But that memory was nearly gone now. The twins had no memory of any life before Santa Cecilia. Imelda remembered a grand house surrounded by flowers, and she remembered a fire, and the hot smell of gunpowder, and the impossibly loud sound as another woman had fallen to the ground before her niñera emerged from the smoke and said, “Come. Quickly. Be as still as you can, querida, and help me with the babies.” Then there had been a fiery hell and a man hanging and a woman screaming.

Of the flight to the up-country, she remembered nothing, and there were only snatches of life there among the niñera’s family.

But I could go there now. I could simply step into that world and see everything. I could see Mamá and Papá if I really tried hard enough. I could go all the way back, and I could play this guitar I’m carrying while Mamá plays the piano and sings and her voice is the voice of a boozy angel and…

Guitar?

She reached over her shoulder. Sure enough, there was a guitar there. She pulled it over her shoulder and looked at it. She was making a guitar for herself, and she planned to make a much better one for Héctor after she’d gotten the practice, but she didn’t have one yet. If she did, it wouldn’t be one that was this fine. It was bone white, with a black rosette inlaid with orange and purple petals, with a design of shoe lacing and stitching. A pair of mirrored “R”s was set into the headstock.

Like the sign on the workshop. And on the inside of the sound box, where no one would see them, were carefully painted nomeolvides.

She knew about them because he’d told her.

Who?

Miguel. Miguel had told her about the guitar when he gave it to her. It was his, and the flowers on it, the laces… they were to bind her spirit to his.

But… who was Miguel?

“Well, well. Look who’s out until midnight.”

She looked up, and the guitar wasn’t in her hands anymore. She could feel it strapped to her back. She registered this and knew it, but it somehow didn’t matter. “Teresa.”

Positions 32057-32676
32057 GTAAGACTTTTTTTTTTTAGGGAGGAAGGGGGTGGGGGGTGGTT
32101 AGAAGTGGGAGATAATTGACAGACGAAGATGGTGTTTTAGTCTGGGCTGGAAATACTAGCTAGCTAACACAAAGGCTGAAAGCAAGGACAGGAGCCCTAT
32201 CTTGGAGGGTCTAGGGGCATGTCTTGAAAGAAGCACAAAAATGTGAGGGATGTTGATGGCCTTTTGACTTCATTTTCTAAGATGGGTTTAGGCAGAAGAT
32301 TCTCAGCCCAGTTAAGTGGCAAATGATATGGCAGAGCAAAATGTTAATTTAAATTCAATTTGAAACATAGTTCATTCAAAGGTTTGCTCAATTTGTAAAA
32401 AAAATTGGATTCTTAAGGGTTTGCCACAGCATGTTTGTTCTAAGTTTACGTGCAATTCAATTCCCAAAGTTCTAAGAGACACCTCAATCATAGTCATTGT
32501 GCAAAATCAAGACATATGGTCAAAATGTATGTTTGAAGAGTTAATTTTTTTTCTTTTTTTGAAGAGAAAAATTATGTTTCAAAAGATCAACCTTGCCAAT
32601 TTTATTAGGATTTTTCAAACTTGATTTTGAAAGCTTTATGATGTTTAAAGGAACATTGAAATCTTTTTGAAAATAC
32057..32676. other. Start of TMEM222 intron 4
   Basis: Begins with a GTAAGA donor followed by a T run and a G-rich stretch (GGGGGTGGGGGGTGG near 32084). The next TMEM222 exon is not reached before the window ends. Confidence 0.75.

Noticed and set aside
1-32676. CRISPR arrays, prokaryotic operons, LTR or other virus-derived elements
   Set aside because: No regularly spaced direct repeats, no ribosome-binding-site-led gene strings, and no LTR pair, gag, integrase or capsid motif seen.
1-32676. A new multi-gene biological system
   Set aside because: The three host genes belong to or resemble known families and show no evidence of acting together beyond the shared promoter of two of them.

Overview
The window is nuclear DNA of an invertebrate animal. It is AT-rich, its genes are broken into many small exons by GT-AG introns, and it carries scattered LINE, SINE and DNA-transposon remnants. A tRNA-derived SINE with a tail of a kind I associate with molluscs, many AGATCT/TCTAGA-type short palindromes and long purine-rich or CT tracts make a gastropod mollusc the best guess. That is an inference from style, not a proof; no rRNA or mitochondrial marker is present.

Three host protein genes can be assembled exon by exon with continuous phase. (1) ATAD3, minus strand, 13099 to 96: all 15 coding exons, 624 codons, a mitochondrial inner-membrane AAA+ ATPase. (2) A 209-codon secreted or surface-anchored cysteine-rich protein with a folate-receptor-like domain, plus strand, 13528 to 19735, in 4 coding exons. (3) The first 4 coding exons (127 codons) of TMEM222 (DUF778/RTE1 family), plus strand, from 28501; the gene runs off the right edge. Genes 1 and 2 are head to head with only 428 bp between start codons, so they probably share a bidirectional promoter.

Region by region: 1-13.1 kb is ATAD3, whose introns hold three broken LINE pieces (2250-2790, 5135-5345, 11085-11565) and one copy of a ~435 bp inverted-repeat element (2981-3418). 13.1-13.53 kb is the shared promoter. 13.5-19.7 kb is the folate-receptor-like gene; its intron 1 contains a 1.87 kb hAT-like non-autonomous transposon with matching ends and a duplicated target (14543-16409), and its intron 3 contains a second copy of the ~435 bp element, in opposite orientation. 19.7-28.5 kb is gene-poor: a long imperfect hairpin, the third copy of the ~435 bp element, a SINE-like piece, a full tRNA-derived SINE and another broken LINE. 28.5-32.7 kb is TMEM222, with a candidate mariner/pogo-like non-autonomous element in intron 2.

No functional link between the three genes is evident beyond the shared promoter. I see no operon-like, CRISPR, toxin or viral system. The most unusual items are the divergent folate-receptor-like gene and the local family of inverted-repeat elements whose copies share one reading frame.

Teresa stepped out of the shadows of the train depot. She was wearing a barely-there red dress and wobbling around on cheap heels. “You better watch out. What will it do to your precious reputation if you’re out to all hours with a boy?” She laughed. “I can introduce you to more of them, you know.”

Teresa, I’m sorry, Imelda tried to say. I should have watched out for you better. I should have helped you instead of yelling at you. Come back to the orphanage, and we can get your life back on track, you’re a smart girl, and you can do better…

But what came out of her mouth was, “I bet you could introduce me to a hundred. Or is that too low an estimate these days?”

“At least I get something for it.”

I didn’t mean that. I meant that I should have told you why I didn’t trust Ernesto. I should have gone with you that night and if he tried anything, I should have left him a soprano. I knew what he was like. I sang in the tavern and I watched him work. But I just told you no and didn’t tell you why and

“Oh, please, Teresa, all you get is social diseases.”

She started to walk, and Teresa fell in beside her. She wanted to take the other girl’s hand and run back into town, or back into the train station. She’d give a her a new dress and train ticket to somewhere that she’d be allowed to be normal again and…